Setting up Rocket.Chat in userspace on Ubuntu 12.04

Not too long ago I needed to set up Rocket.Chat for internal evaluation. At the time its installation process was not especially well documented and required some existing knowledge of its underlying stack in order to figure out how to get it running on some of the less supported systems, so there were a few blocks that needed sorting out. After I put together a set of steps for internal use, someone suggested that it might be useful to post externally, so here are the steps I took to get it running as non-root on a Ubuntu 12.04 VM.

Note: At the time of writing Rocket.Chat was in a fairly early stage; these steps will most likely be replaced by far more straightforward installs as it matures and it has already expanded its set of supported environments considerably.

Node install

Rocket.Chat runs on node and I was a little unsure of which particular version I needed. I also wanted to see if it could run without needing root, so I set up nvm first to allow easy switching of node versions and the ability run it as a user account.

First, download and install nvm:

Relog so that the changes take effect.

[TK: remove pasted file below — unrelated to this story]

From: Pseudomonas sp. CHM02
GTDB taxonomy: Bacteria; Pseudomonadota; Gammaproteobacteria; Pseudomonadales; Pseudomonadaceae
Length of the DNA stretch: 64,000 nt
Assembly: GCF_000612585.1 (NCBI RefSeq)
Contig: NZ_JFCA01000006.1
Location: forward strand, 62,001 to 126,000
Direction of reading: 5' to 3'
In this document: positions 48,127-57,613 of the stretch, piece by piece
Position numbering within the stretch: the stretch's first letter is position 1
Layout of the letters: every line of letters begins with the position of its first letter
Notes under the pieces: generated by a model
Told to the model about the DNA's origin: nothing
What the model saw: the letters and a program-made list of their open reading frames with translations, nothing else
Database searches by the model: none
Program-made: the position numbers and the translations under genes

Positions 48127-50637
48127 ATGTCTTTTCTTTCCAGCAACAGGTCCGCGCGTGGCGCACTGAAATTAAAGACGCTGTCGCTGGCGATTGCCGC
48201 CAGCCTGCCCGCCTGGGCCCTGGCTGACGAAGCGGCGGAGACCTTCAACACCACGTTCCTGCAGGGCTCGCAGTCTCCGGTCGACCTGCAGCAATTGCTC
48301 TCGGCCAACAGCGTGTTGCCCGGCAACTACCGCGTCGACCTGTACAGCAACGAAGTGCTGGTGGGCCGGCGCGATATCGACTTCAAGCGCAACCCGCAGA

As I found out later, the version of Meteor used by Rocket.Chat didn’t support later versions, so using nvm I installed node.js 0.10.42:

MongoDB install

For its persistence Rocket.Chat uses MongoDB. Again, to run in user space we need to download and prepare the environment ourselves. Note that this setup runs MongoDB insecurely and these steps need to be modified for an externally visible system.

To later shut down mongodb:

Finally, Rocket.Chat install

Now, install Rocket.Chat:

Set up its environment variables. These will also need to be added to your .bashrc or similar profile in order to have them next time you login:

Now we should be good to go

Initially I tried to install later versions (v4 and v5) of Node.js before I realised that they weren’t supported. I had some issues that came up, so while the current version of Rocket.Chat doesn’t use these versions it’s worth noting that on Ubuntu 12.04 you need to update gcc and the g++ compilers (v5) (see here for an explanation). This is not necessary for later versions of Ubuntu that should already have them.

 

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